From: Saginaw, TX
I know I'm late to the discussion and I think it was determined that an SA-8 didn't take out the HARM. The primary reasons why an SA-8 cannot target a HARM is:
a. The radar cross section (RCS) of the HARM is generally too small for the LAND ROLL TTR to accurately track; and
b. The GECKO missile is Radar Command Line of Sight (RCLOS)-guided. There is no seeker in the missile - it is guided via datalink. The radar and datalink use the same line of sight to the target. This means that at any point in the engagement, a straight line can be drawn from the radar, through the missile, to the target. The higher the target speed, the greater the G's the missile would have to pull to hit the target.
As an analogy - think of a quarterback throwing a football to a crossing receiver at a full run 30 yards away. The QB throws at where the receiver WILL be when the ball arrives. With RCLOS, the QB would need a "magic football" because he would throw the ball to the spot where the receiver IS NOW, and have to steer the football as it approaches the receiver. If you traced the path of the ball, it would be a giant arc that increases its curve as it approaches the receiver.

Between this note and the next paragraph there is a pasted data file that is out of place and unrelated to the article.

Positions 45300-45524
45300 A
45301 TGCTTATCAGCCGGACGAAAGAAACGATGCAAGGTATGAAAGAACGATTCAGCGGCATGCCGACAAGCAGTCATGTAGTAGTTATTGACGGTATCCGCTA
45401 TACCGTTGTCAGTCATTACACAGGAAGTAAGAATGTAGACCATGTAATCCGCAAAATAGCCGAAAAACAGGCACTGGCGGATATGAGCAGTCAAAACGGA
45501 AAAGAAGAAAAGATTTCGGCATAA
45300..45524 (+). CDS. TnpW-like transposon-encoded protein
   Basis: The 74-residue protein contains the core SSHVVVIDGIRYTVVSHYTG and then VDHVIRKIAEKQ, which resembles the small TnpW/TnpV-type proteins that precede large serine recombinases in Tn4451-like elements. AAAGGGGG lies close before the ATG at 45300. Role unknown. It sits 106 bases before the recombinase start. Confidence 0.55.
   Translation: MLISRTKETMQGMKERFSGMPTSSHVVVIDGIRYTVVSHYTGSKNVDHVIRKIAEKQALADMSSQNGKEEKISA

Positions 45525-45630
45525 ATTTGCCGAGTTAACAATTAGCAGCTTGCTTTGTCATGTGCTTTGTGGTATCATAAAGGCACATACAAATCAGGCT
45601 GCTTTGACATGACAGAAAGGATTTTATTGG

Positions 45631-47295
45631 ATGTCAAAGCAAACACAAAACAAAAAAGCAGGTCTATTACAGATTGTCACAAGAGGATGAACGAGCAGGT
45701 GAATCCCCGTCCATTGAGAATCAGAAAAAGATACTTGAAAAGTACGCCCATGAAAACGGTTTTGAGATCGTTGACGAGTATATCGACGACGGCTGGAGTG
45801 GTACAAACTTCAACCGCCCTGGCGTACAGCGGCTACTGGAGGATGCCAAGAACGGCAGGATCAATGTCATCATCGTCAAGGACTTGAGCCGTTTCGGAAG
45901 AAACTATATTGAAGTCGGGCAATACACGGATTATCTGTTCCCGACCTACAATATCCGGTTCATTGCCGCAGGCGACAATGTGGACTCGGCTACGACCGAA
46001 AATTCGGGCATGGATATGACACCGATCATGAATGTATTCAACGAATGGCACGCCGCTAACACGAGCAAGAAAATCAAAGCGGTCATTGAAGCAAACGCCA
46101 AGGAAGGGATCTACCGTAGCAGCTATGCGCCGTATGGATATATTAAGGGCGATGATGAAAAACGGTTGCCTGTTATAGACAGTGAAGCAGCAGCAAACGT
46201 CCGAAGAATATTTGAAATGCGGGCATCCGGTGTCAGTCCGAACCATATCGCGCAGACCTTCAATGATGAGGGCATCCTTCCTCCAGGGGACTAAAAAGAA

But, like I said, I think y'all already determined it wasn't a GECKO. We now return to our regularly scheduled forum post, already in progress...
I have a mechanical question. I sent a flight of F-18s and and EA-6B to take out a Sam radar. I fired about 4 HARM missles. As they approached, the SAM site started firing SAM missiles at the HARMs and destroyed all of them. I wasn't aware that there was a land based SAM That was capable of taking out a small missile moving that fast. I mean, the HARM isn't a cruise missile or harpoon. It's small and fast. I just don't think that should be possible....am I wrong?
Not sure what type of SAM it was...gecko maybe?